Fall Seeding, Fall Weeding

"Uncle, I followed your Fall Renovation Program, I used your weed free grass seed. Why do I have weeds in my yard?" Uncle's Response: "Well, it really means you did it right!"

When properly preparing your lawn for fall overseeding, you create a pathway for grass seed to reach the soil. If grass seed doesn't reach the soil, it won't grow. Uncle recommends verticutting, dethatching, aerating, or raking for maximum seed to soil contact.

Disturbing the soil (verticutting, aerating, dethatching or raking) exposes soil and any pre-existing weed seeds that lay dormant in the soil. These weed seeds could be from last year or several years ago, suspended under the soil, too deep to germinate waiting for their opportunity to spring into life.

Most of these new weeds will be annual grassy weeds. Grassy weed seeds appreciate the same fertilizer and additional watering from your fall renovation program and flourish. Don't panic annual grassy weeds will be slow to germinate as soil temperatures cool in fall. Mother Nature will take care of these annual weeds at first frost. Using PREVENT, crabgrass preventer in mid-April will eliminate their return.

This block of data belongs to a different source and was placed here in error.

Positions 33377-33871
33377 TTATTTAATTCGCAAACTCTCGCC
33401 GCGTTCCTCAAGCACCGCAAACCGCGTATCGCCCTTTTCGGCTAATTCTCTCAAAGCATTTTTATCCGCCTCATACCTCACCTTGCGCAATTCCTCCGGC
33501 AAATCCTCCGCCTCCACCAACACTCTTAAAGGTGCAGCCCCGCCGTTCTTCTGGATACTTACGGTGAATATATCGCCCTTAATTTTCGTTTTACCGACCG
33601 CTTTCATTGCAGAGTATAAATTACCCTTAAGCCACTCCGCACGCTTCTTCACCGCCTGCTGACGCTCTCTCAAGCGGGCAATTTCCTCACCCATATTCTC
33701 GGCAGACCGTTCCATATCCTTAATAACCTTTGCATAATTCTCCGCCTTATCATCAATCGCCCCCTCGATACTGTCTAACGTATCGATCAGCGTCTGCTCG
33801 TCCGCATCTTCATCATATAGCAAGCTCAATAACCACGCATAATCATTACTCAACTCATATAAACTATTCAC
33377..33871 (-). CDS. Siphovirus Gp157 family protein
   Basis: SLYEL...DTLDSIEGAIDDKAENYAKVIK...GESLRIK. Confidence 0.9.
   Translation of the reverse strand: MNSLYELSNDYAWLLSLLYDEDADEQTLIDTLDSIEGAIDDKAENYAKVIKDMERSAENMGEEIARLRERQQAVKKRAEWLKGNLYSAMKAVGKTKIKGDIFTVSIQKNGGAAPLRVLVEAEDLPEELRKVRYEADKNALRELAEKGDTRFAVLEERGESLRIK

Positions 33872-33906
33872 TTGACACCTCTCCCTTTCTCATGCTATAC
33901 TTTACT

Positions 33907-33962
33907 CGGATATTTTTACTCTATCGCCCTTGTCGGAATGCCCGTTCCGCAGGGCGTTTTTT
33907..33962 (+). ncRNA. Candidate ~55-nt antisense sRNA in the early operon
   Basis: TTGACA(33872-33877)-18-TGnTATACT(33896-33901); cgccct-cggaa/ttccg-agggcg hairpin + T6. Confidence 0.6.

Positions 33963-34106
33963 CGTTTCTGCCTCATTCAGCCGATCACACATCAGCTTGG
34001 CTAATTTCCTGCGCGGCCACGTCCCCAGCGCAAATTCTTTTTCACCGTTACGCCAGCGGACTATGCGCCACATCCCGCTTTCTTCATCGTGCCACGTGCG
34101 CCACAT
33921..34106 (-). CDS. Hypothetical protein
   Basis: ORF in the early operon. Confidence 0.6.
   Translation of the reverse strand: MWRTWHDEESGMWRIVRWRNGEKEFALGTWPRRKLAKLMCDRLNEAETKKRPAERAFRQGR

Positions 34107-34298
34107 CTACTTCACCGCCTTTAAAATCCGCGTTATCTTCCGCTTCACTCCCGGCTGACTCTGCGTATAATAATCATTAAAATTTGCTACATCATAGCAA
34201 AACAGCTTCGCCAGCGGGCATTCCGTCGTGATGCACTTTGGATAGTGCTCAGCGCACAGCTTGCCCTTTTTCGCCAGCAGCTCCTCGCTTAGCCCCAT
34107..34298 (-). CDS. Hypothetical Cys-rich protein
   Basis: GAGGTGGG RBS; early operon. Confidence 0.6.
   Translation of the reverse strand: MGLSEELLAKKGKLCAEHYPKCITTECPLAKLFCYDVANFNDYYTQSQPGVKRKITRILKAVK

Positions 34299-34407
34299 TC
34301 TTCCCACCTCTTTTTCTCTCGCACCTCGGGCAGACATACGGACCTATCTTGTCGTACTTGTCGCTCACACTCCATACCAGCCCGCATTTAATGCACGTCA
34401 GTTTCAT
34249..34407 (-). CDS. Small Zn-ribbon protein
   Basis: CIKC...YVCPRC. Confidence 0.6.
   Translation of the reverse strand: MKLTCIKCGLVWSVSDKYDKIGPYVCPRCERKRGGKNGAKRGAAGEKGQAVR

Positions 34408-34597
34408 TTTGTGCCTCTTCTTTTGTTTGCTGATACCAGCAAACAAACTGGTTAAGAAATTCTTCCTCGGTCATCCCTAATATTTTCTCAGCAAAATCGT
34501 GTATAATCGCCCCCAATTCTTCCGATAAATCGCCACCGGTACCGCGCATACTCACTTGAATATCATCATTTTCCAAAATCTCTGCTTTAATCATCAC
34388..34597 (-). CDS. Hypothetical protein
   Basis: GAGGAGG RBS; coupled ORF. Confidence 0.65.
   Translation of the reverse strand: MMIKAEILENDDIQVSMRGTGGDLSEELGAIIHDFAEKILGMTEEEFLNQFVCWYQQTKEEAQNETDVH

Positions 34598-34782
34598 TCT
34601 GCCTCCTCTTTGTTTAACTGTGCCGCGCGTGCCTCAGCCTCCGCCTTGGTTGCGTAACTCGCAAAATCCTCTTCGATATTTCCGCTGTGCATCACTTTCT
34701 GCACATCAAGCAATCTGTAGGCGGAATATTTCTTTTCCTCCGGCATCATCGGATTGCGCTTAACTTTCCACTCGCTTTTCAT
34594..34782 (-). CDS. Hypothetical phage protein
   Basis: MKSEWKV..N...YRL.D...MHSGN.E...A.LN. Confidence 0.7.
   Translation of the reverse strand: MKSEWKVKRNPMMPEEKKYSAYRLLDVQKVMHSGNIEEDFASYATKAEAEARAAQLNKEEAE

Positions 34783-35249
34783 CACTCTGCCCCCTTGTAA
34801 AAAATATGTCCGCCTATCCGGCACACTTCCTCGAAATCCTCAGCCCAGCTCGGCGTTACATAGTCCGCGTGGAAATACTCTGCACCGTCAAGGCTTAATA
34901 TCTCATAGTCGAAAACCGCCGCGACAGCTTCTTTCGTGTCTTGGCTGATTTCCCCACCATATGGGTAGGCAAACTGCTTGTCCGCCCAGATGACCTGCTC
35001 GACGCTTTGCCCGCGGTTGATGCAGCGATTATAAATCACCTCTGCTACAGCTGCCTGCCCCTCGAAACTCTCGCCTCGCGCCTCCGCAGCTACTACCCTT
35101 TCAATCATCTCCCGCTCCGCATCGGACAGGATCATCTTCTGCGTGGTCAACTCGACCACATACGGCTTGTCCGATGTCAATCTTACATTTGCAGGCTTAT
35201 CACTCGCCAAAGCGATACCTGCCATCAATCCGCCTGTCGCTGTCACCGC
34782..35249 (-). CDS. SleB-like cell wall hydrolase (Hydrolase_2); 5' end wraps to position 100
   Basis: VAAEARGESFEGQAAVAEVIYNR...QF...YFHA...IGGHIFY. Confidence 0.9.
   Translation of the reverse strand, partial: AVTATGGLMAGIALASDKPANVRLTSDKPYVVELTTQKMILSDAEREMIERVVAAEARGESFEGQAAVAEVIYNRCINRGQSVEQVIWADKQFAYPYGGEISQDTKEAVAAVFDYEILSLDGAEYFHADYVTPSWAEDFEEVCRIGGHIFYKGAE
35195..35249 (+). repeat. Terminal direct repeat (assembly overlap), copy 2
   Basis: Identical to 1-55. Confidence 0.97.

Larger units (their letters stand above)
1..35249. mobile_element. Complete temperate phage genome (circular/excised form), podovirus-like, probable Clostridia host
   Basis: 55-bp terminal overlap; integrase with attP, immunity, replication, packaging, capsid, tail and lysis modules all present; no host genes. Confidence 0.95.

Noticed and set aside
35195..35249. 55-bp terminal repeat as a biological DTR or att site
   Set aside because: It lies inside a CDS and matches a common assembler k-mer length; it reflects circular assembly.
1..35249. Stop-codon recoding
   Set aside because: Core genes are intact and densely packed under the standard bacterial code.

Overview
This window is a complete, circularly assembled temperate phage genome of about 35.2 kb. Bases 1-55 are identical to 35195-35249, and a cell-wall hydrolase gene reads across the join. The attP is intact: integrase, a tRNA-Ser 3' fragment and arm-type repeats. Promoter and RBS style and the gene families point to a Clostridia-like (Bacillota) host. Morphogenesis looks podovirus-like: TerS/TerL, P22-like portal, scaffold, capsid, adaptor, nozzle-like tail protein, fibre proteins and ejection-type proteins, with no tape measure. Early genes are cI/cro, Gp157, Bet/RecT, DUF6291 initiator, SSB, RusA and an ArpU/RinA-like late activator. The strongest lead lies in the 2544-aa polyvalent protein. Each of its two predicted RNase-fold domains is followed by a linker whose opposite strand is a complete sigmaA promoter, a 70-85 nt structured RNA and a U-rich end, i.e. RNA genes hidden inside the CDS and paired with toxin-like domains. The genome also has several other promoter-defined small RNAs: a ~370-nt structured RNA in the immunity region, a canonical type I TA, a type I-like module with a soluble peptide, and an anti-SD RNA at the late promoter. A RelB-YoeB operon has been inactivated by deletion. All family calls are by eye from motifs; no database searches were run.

Dandelion, clover, spurge and numerous other broadleaf weeds are stimulated as well. Fall is an excellent time to control those broadleaf weeds. Perennial broadleaf weeds are busy sucking up much needed nutrients to store for overwintering. An application of Trimec or Speedzone can be applied 28 days after grass seed germination. A fall application of Trimec with Uncle's Stikit, spreader sticker or a granular application of Loveland Weed and Feed will be quickly absorbed by the broadleaf weeds and is sure to kill all the way to the roots.